Friday, August 04, 2006

Snow Flower and the Secret Fan

In order to feel less lame, I'm going post a review that was previously posted on another blog. I haven't actually finished a book in the last couple weeks, with moving 'n all.

Keeping in mind that until recently I didn't think of myself as a fiction person (and i'm still not a mystery person) here we go:

Book: Snow Flower and the Secret Fan (PB released March 2006)

I think what I enjoyed most about this book is the level of detail and research that went into it. While being a good story, it also provides (what I hope is) a fairly accurate picture of Chinese women's lives at that point in time. The author includes poems and songs and things that reflect how the women talked to each other. Part of the story's focus is nu shu or "women's secret writing," and entirely seperate written language that developed in a particular region of China. Family and friends used it to write letters when they were seperated, as most women, it would seem, were always "married out" to a different town than the one she grew up in.

I think I was surprised that the women had such complex social structures, given how "worthless" they were considered to be...the point of a woman was to have a son. But they did have very complex rituals and social groups and traditions that almost amounted to things like bridesmaids and such. It's also interesting just how ingrained the culture was into these women. It makes me wonder a bit about cultures where roles and traditions are so well defined that you don't have to think about much of anything. You just know what you're place is and how you should related to other people. Does that make it easier for everyone to get along, or harder for people to be happy?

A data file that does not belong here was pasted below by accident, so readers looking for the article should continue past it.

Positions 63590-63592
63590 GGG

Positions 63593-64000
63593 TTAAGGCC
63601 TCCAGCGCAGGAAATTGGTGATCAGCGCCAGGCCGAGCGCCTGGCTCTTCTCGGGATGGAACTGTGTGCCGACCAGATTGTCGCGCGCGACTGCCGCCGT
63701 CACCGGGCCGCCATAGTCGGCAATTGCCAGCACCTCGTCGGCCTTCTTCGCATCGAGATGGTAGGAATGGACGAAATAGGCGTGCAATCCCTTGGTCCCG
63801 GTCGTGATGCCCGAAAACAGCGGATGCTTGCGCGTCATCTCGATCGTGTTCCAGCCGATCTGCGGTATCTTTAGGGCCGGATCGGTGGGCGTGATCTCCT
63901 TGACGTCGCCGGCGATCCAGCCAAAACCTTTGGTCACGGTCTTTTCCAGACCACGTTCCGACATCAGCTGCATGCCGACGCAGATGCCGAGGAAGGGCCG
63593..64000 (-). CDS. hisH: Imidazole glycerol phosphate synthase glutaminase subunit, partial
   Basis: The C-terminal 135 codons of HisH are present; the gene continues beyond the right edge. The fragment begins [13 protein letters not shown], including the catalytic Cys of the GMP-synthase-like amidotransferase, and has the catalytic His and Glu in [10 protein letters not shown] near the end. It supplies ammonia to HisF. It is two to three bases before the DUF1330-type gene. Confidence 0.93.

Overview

One that seemed odd about the language of the book was that even though the main characters are followed from about age 6 until their 40's and beyond, the style of their speak doesn't seem to change much. Granted, the narrator is about 80, but it's hard to understand just how young the girls are at the beginning because of the way they talk.

The passages about foot binding where just plain disturbing. Not disturbing bad, I guess, but just unimaginable. I couldn't help googling it after I read that part.

In the end, it's another story-of-women's-relationships-hardships-etc. It'll will be a big book club book. But it's done pretty well with lots of back-up for what goes on (the research, etc). Since I'm a total history dork, I like the fact that I can feel like I'm getting an accurate glimpse of what the life was like. The paperback version also includes a narrative about the author's time in China doing research for the book, which was pretty interesting.

posted by ~e at 12:53 PM


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